Black and white basketball hustlers join forces to double their chances.
Release Year: 1992
Rating: 6.4/10 (28,425 voted)
Stars: Wesley Snipes, Woody Harrelson, Rosie Perez
Billy and Sydney think they're the best basketball hustlers in town, so when they join forces, nothing can stop them, except each other. To add to their problems, Billy owes money and is being chased by a pair of gangster types.
Ernest Harden Jr.
John Marshall Jones
Dwight 'The Flight' McGhee
The Venice Beach Boys
The Venice Beach Boys
It ain't easy being this good.
Release Date: 27 March 1992
Filming Locations: Baldwin Hills, Los Angeles, California, USA
Opening Weekend: $14,700,000
Did You Know?
In the film Woody Harrelson's character makes a reference to suspected John F. Kennedy assassin Lee Harvey Oswald. In real life Harrelson's own father had also been targeted as a possible accomplice in the killing.
Orientation of the label on the bottle of vodka after Billy returns home after losing the $1700.
You calling me ugly?
Your mother did.
Woody and Wesley when dey was cool
Undeniably Hoosiers would get the win, if they ever polled film buffs
and critics asking what the best movie is revolving around basketball.
Hoosiers, the movie about a failing Indiana high school basketball team
being led to success by their new coach played by Gene Hackman and the
drunken assistant coach (Dennis Hooper) has enjoyed its fair share of
the spotlight. Granted the field of movies about basketball isn't
nearly as deep as say movies with plots concerning baseball or boxing,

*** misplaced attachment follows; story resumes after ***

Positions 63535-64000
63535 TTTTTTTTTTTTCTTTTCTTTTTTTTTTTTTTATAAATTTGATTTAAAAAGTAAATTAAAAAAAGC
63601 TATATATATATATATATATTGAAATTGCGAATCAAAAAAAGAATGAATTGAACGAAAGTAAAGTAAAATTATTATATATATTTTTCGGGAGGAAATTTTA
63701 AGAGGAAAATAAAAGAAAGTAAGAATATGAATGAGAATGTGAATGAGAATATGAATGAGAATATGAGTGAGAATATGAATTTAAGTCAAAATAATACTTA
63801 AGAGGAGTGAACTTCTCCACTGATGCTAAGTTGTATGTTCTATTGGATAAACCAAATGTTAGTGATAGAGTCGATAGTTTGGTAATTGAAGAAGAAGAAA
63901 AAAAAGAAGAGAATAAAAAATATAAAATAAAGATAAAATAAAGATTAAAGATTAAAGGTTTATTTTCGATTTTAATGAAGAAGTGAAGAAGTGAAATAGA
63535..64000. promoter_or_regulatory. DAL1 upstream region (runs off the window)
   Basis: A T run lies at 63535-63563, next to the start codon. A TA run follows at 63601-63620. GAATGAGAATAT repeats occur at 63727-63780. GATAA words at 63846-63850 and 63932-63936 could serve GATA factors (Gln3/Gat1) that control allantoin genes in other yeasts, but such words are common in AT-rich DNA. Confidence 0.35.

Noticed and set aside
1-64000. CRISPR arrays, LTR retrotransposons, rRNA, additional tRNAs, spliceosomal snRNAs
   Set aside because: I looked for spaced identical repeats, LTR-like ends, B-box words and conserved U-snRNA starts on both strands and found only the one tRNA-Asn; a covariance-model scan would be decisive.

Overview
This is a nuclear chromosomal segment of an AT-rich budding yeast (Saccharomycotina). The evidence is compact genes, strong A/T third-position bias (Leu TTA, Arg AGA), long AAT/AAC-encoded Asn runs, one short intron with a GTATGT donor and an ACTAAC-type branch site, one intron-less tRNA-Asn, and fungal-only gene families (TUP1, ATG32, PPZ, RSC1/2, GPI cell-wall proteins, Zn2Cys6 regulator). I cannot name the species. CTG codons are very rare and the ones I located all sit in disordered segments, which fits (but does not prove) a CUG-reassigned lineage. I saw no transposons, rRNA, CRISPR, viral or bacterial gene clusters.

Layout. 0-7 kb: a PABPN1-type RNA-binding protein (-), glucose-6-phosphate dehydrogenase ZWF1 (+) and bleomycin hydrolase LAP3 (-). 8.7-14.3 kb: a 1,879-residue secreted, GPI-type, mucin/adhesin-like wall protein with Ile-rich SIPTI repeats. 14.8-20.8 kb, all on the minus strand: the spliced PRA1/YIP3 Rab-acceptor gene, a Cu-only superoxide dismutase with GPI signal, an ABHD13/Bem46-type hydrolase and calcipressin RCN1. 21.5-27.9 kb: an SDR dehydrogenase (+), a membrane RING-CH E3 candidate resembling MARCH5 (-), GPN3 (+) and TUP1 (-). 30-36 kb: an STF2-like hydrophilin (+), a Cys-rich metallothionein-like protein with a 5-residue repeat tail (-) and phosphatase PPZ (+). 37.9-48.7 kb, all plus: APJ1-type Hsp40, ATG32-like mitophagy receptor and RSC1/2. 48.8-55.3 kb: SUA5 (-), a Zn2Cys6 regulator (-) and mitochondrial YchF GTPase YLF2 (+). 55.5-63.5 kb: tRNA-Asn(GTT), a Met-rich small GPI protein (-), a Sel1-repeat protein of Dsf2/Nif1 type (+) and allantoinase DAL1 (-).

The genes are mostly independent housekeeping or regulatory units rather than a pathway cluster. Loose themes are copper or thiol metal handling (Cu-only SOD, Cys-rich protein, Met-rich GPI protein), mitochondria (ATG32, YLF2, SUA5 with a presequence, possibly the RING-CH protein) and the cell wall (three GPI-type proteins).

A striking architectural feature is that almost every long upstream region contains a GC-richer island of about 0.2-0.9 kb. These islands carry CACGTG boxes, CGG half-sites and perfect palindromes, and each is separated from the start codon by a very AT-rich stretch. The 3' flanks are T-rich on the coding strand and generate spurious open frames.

Hoosiers still generally beats out what little competition there is.
However in my opinion the best movie to ever capture the game of hoops
is the criminally underrated and underseen White Men Can't Jump, by
director Ron Shelton. Shelton also brought us the more popular baseball
film Bull Durham and the golf flick Tin Cup. But I'd argue White Men
Can't Jump is his centerpiece. The story revolves around two street
court b-ball hustlers. One new in town, smooth, and white (Woody
Harrelson), undoubtedly to his advantage. The other man, a black, a
veteran of the LA courts, and fast-talking (Wesley Snipes). After
Harrelson hustles Snipes the two form an unlikely partnership "ebony
and ivory" but as always it is on edge and lacks a required amount of
For a film that was released in the aftermath of the Rodney King
beating and the L.A. riots and just before the O.J. Simpson debacle,
White Men Can't Jump is surprisingly mature, witty, light hearted and
open-minded in its approach to the race issue. Ron Shelton's dialogue
is amazingly rapid fire and smart. It bites and certainly has a sting
to it, but it's all in good fun. The multi-flamboyant personalities on
the outdoor L.A. street courts hustler each other, crack "yo-mama"
jokes with one another, and try to look better than the other. This is
the movie that really put Wesley Snipes on the map and showed that
Woody Harrelson was far more than just another face in the "Cheers"
ensemble. Both provide excellent work in not only playing the
characters but also learning how to play basketball and talk like
actual street hustlers. There's very few standins here. Both Snipes and
Harrelson learned to play the sport as well as any actor could be
expected to. Rosie Perez is good as Harrelson's annoying and
overbearing Puerto Rican girlfriend. If any one word can describe White
Men Can't Jump, that word is "fun." The movie tackles serious issues
like hustling, family, relationships, race, life in poverty, and
gambling debts. However if Robert Rossen's pool hall film The Hustler
presented the dark side of the life, Ron Shelton's White Men Can't Jump
shows the flip side of the coin. How hustling can be fun and games.